Athleisure icon Ty Haney raises $9.8 million in new funding for his blockchain rewards startup – TechCrunch
Outdoor Voices founder Ty Haney has made a name for herself making activewear the hottest trend among non-athletes. Now, the 33-year-old entrepreneur is betting she can bring together another underrated duo – consumer brands and crypto.
Haney joined TechCrunch Chain Reaction Podcast this week to talk about his latest adventure, Try Your Best (TYB). The startup uses blockchain technology to help brands build customer loyalty without having to rely on buying expensive ads on third-party social media platforms, Haney explained.
Brands use TYB, which is built on the Avalanche blockchain, to create their own on-chain communities of loyal customers, Haney said. Through TYB, these brands can reward their customers for participating in the community with virtual coins, similar to loyalty points, which they can redeem for physical products.
“We allow brands to create an owned community channel, where they pull any number of people from their existing audience into that channel,” Haney said. In contrast, when brands use platforms like Instagram to build communities, they don’t own the relationships with their customers and can be severely impacted by ad pricing and UI changes in the future. platform scale.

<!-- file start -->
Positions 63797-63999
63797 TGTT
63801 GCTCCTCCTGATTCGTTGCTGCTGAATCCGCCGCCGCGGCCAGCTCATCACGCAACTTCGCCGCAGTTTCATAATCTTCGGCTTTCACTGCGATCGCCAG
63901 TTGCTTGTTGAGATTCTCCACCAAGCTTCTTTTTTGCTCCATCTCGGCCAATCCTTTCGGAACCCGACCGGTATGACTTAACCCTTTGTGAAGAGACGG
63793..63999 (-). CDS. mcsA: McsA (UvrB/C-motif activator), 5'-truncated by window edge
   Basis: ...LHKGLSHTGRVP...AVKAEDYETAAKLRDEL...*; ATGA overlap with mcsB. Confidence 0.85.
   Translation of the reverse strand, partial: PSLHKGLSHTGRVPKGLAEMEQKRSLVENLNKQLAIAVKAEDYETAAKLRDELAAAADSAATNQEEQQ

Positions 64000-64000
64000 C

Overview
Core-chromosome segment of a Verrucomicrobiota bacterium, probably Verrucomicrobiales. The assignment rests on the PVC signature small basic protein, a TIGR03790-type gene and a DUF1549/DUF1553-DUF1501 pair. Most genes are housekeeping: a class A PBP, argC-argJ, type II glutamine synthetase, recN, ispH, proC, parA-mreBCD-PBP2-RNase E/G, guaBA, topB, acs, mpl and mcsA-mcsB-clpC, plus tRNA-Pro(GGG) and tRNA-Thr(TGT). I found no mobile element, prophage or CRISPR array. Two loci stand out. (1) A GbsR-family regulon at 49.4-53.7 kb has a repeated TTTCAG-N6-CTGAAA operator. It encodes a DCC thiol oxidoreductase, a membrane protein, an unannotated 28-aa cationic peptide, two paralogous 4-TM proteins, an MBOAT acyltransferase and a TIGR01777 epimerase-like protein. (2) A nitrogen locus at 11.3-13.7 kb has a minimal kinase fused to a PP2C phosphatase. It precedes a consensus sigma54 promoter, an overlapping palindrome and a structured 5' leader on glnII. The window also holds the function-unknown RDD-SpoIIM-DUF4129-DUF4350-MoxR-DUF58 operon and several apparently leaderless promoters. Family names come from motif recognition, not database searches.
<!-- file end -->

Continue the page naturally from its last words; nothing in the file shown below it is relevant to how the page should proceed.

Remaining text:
On the Chain Reaction podcast, Haney first announced that his new venture was about to close its second round of institutional funding. Since we taped the episode, TYB has closed the $9.8 million round with new investors Unusual Ventures and Sogal Ventures leading the funding alongside existing investor Castle Island, a doorman tells us. -word of the company.
Haney, who left Outdoor Voices in 2020 amid growing losses and internal disagreements with the company’s chairman of the board, first launched TYB in pilot mode last spring. TYB came out of the gates with $2 million in blockchain-focused funding from Castle Island, a relatively small sum compared to the $60 million-plus in venture capital dollars that Outdoor Voices has raised since its inception in 2014. Haney has since commented on some of the lessons she learned from running Outdoor Voices in the past, saying the company grew too quickly and raised funds too quickly.